Rescuers efforts are continuing after a building collapse in south-western Iran that killed at least 11 people.
There are fears that many more people could still be trapped beneath the rubble at the Metropol Building site in the city of Abadan.
Authorities have arrested the city’s mayor as part of inquiries into the cause of the disaster.
The collapse on Monday of an under-construction 10-storey tower at the Metropol Building exposed its cement blocks and steel beams.
Video from the initial collapse on Monday showed thick dust rise over Abadan, a crucial oil-producing city in Khuzestan province, near Iran’s border with Iraq.
The Metropol Building included two towers, one already built and the other under construction, though its bottom commercial floors had been finished and already had tenants.
On Tuesday, an emergency official interviewed on state television suggested that some 50 people may have been inside of the building at the time of the collapse, including people moving into its basement floors.
However, it was not clear if that figure included those already pulled from the rubble. At least 39 people were injured, most of them lightly, officials earlier said.
Aerial drone footage aired on Tuesday showed the floors had pancaked on top of each other, leaving a pile of dusty, grey debris.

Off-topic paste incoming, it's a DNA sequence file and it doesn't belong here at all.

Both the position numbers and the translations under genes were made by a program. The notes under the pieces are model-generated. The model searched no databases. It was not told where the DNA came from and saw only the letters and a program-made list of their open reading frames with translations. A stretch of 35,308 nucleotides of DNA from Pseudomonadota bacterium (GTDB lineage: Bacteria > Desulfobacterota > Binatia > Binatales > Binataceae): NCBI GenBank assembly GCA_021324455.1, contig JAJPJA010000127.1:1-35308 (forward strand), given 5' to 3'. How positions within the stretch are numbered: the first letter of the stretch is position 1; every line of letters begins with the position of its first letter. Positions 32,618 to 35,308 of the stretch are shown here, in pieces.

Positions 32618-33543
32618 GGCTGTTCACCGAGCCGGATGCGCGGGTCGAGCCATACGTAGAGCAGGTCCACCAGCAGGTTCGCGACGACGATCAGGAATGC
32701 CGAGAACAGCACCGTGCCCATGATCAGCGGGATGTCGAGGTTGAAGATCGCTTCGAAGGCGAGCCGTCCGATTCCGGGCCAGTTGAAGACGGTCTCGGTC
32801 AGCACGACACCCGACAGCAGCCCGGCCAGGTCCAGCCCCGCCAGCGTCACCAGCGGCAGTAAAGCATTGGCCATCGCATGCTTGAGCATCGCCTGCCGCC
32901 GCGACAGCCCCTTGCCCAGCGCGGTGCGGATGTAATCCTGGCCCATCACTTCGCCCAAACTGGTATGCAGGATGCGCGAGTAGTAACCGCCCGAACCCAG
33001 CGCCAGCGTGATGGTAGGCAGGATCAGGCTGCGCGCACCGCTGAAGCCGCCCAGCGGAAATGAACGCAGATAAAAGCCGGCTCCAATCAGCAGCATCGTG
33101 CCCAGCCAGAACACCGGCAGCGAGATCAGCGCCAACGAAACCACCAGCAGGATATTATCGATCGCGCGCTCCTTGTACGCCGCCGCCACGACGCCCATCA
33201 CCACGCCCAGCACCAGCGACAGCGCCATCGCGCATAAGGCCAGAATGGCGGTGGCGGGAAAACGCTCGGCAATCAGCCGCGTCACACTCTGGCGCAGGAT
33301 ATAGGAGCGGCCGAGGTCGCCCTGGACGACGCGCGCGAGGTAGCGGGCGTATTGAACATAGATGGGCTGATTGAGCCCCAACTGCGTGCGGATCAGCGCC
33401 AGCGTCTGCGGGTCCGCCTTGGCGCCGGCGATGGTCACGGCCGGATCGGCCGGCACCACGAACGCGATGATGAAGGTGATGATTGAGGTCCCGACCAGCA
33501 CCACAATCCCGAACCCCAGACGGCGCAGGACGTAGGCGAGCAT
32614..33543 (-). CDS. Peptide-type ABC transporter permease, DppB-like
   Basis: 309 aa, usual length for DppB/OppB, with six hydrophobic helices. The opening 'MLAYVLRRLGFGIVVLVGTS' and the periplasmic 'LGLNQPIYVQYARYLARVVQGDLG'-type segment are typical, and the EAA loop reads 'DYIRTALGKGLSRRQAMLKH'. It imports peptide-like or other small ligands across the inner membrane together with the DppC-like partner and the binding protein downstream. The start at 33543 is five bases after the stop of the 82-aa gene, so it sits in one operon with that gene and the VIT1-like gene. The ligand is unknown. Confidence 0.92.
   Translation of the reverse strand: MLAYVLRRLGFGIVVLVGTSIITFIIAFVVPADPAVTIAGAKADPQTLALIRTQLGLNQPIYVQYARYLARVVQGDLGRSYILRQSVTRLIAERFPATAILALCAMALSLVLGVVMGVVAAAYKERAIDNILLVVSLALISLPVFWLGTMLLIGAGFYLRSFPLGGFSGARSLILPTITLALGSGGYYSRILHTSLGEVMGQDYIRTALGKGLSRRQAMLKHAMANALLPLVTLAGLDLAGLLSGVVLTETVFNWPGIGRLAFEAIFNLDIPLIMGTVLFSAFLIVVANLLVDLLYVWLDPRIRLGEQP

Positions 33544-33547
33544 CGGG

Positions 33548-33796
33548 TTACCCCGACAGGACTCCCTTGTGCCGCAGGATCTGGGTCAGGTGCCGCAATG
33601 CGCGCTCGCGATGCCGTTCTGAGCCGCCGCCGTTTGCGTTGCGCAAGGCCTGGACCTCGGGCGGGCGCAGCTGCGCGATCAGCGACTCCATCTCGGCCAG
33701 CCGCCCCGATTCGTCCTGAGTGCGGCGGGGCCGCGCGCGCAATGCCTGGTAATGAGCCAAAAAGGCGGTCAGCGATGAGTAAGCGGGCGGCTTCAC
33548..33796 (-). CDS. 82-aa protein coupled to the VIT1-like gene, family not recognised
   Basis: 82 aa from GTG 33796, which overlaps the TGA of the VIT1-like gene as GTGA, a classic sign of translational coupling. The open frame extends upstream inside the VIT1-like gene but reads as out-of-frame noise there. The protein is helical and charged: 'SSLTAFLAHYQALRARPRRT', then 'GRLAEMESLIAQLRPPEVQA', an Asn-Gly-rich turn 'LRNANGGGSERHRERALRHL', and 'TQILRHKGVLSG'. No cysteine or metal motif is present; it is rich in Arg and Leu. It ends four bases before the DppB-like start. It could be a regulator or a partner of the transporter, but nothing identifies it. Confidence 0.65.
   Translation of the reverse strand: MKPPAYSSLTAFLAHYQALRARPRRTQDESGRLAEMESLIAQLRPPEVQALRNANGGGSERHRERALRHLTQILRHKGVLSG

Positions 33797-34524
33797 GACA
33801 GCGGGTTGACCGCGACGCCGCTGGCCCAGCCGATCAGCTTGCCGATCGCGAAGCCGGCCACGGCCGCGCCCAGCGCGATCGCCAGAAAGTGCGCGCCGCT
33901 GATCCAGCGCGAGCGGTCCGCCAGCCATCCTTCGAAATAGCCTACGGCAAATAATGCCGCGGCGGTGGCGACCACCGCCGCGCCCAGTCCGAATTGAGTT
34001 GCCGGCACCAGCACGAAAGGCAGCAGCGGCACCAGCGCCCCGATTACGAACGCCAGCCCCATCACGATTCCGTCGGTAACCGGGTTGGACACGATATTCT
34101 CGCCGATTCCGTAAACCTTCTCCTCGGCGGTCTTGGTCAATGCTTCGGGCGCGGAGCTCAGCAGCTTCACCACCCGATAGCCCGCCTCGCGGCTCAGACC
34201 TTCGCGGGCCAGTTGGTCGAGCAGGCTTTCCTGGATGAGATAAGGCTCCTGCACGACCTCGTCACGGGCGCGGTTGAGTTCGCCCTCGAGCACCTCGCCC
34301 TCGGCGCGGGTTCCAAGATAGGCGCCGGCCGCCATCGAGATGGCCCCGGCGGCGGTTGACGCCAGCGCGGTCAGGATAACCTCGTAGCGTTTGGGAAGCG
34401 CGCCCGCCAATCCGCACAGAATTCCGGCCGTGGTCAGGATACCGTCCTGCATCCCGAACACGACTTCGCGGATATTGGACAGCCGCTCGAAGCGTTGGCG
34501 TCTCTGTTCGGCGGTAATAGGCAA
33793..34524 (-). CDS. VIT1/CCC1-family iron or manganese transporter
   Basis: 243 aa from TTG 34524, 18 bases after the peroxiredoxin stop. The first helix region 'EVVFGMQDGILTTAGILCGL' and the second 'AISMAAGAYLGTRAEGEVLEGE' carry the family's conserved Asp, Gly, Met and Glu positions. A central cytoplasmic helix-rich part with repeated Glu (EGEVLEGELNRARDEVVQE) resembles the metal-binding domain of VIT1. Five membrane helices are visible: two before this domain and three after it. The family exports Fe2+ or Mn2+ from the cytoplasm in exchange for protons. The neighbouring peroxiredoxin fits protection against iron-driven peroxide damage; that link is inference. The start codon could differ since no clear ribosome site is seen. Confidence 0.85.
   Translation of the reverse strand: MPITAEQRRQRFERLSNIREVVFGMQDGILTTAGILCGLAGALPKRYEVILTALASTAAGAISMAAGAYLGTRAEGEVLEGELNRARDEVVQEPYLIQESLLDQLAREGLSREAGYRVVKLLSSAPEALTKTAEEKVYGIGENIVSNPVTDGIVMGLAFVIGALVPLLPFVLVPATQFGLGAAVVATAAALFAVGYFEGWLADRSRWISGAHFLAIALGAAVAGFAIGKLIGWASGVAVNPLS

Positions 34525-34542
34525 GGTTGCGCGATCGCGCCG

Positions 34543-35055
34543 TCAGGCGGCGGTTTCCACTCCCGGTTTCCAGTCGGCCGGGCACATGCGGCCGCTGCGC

An angry crowd at the site chased and beat Abadan’s mayor Hossein Hamidpour immediately after the collapse, according to the semi-official ILNA news agency and online videos.
Police later arrested Mr Hamidpour and nine others, Iranian media reported on Tuesday.
Initially, authorities said the building’s owner and its general contractor had been arrested as well, though a later report from the judiciary’s Mizan news agency said Tuesday that the two men had been killed in the collapse.
The conflicting reports could not be immediately reconciled.
Iranian President Ebrahim Raisi offered his condolences and called for local authorities to get to the bottom of the case.
Iran’s vice president in charge of economic affairs, Mohsen Razaei, and interior minister Ahmad Vahidi visited the site.
Legislators opened a separate parliament inquiry into the case on Tuesday, trying to determine why the building on Amir Kabir Street collapsed during a sandstorm.
However, there was no major earthquake recorded on Monday near Abadan, some 410 miles south-west of Tehran.
A local journalist in Abadan had repeatedly raised concerns about the building’s construction, beginning from last year, publishing images that he said showed sagging floors at the first tower.
He also alleged there had been corruption in the building permits process.